Bilateral single-issue negotiation model considering nonlinear utility and time constraint



Publication Details

Ren, F., Zhang, M. & Fulcher, J. A. (2012). Bilateral single-issue negotiation model considering nonlinear utility and time constraint. In T. Ito, S. Fatima, M. Zhang & T. Matsuo (Eds.), New Trends in Agent-Based Complex Automated Negotiations (pp. 21-37). Berlin: Springer.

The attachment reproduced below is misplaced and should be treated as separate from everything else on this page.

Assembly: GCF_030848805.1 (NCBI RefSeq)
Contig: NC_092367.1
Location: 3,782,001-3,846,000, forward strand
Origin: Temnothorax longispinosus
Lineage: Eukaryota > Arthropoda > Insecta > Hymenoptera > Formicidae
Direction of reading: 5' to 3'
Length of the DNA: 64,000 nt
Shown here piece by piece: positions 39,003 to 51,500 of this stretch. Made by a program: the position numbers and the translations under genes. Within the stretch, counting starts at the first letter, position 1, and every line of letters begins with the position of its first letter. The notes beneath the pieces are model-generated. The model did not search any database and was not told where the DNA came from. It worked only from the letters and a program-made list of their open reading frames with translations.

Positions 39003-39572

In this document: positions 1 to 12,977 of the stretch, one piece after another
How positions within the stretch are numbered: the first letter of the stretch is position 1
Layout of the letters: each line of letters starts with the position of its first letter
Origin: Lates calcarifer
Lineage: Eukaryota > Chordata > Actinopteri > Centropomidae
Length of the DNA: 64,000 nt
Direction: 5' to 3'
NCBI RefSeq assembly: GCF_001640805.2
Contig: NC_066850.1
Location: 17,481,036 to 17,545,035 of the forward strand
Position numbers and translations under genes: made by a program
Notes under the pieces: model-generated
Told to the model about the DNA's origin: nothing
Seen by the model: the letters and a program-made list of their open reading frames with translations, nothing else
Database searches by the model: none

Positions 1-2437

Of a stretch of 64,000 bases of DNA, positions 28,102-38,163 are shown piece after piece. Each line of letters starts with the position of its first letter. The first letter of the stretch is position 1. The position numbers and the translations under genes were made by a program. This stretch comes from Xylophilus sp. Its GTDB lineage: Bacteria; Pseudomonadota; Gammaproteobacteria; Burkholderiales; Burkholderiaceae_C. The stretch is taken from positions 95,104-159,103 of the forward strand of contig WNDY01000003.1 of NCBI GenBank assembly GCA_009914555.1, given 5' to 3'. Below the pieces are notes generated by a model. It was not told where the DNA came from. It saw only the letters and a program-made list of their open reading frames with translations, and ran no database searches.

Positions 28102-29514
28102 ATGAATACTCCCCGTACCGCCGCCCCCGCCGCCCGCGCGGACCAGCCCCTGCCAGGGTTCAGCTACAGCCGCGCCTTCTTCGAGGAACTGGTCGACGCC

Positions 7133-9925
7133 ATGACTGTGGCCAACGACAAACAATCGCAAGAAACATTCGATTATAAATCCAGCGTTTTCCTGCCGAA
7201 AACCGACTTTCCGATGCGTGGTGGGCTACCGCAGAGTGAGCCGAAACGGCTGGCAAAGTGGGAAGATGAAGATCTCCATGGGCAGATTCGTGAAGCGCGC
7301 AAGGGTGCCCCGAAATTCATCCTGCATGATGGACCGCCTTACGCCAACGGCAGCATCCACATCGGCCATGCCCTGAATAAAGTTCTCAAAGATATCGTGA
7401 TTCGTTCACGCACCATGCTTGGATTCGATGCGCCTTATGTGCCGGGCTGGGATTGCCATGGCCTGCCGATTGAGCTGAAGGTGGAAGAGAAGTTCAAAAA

Bilateral single-issue negotiation is studied a lot by researchers as a fundamental research issue in agent negotiation. During a negotiation with time constraint, a negotiation decision function is usually predefined by negotiators to express their expectations on negotiation outcomes in different rounds. By combining the negotiation decision function with negotiators' utility functions, offers can be generated accurately and efficiently to satisfy negotiators expectations in each round. However, such a negotiation procedure may not work well when negotiators' utility functions are nonlinear. For example, if negotiators' utility functions are non-monotonic, negotiators may find several offers that come with the same utility; and if negotiators' utility functions are discrete, negotiators may not find an offer to satisfy their expected utility exactly. In order to solve such a problem caused by nonlinear utility functions, we propose a novel negotiation approach in this paper. Firstly, a 3D model is introduced to illustrate the relationships among utility functions, time constraints and counter-offers. Then two negotiation mechanisms are proposed to handle two types of nonlinear utility functions respectively, ie. a multiple offers mechanism is introduced to handle non-monotonic utility functions, and an approximating offer mechanism is introduced to handle discrete utility functions. Lastly, a combined negotiation mechanism is proposed to handle nonlinear utility functions in general situations. The experimental results demonstrate the success of the proposed approach. By employing the proposed approach, negotiators with nonlinear utility functions can also perform negotiations efficiently.

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